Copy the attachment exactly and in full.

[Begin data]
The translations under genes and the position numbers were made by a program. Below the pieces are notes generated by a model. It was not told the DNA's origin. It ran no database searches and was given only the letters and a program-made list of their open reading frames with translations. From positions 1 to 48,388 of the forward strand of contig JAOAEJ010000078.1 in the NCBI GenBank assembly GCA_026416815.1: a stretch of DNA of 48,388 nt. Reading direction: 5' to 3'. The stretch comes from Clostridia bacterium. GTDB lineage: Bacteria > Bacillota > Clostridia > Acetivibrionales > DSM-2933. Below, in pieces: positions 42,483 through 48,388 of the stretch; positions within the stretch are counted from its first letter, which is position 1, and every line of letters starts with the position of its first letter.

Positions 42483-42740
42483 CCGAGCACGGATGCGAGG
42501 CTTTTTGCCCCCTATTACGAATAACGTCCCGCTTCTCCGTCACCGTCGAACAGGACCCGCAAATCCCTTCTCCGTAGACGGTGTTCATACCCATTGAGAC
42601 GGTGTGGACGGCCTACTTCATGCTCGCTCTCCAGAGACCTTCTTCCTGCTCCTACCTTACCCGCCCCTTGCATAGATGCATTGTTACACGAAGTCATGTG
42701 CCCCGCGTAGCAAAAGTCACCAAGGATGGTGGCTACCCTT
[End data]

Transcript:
The translations under genes and the position numbers were made by a program. Below the pieces are notes generated by a model. It was not told the DNA's origin. It ran no database searches and was given only the letters and a program-made list of their open reading frames with translations. From positions 1 to 48,388 of the forward strand of contig JAOAEJ010000078.1 in the NCBI GenBank assembly GCA_026416815.1: a stretch of DNA of 48,388 nt. Reading direction: 5' to 3'. The stretch comes from Clostridia bacterium. GTDB lineage: Bacteria > Bacillota > Clostridia > Acetivibrionales > DSM-2933. Below, in pieces: positions 42,483 through 48,388 of the stretch; positions within the stretch are counted from its first letter, which is position 1, and every line of letters starts with the position of its first letter.

Positions 42483-42740
42483 CCGAGCACGGATGCGAGG
42501 CTTTTTGCCCCCTATTACGAATAACGTCCCGCTTCTCCGTCACCGTCGAACAGGACCCGCAAATCCCTTCTCCGTAGACGGTGTTCATACCCATTGAGAC
42601 GGTGTGGACGGCCTACTTCATGCTCGCTCTCCAGAGACCTTCTTCCTGCTCCTACCTTACCCGCCCCTTGCATAGATGCATTGTTACACGAAGTCATGTG
42701 CCCCGCGTAGCAAAAGTCACCAAGGATGGTGGCTACCCTT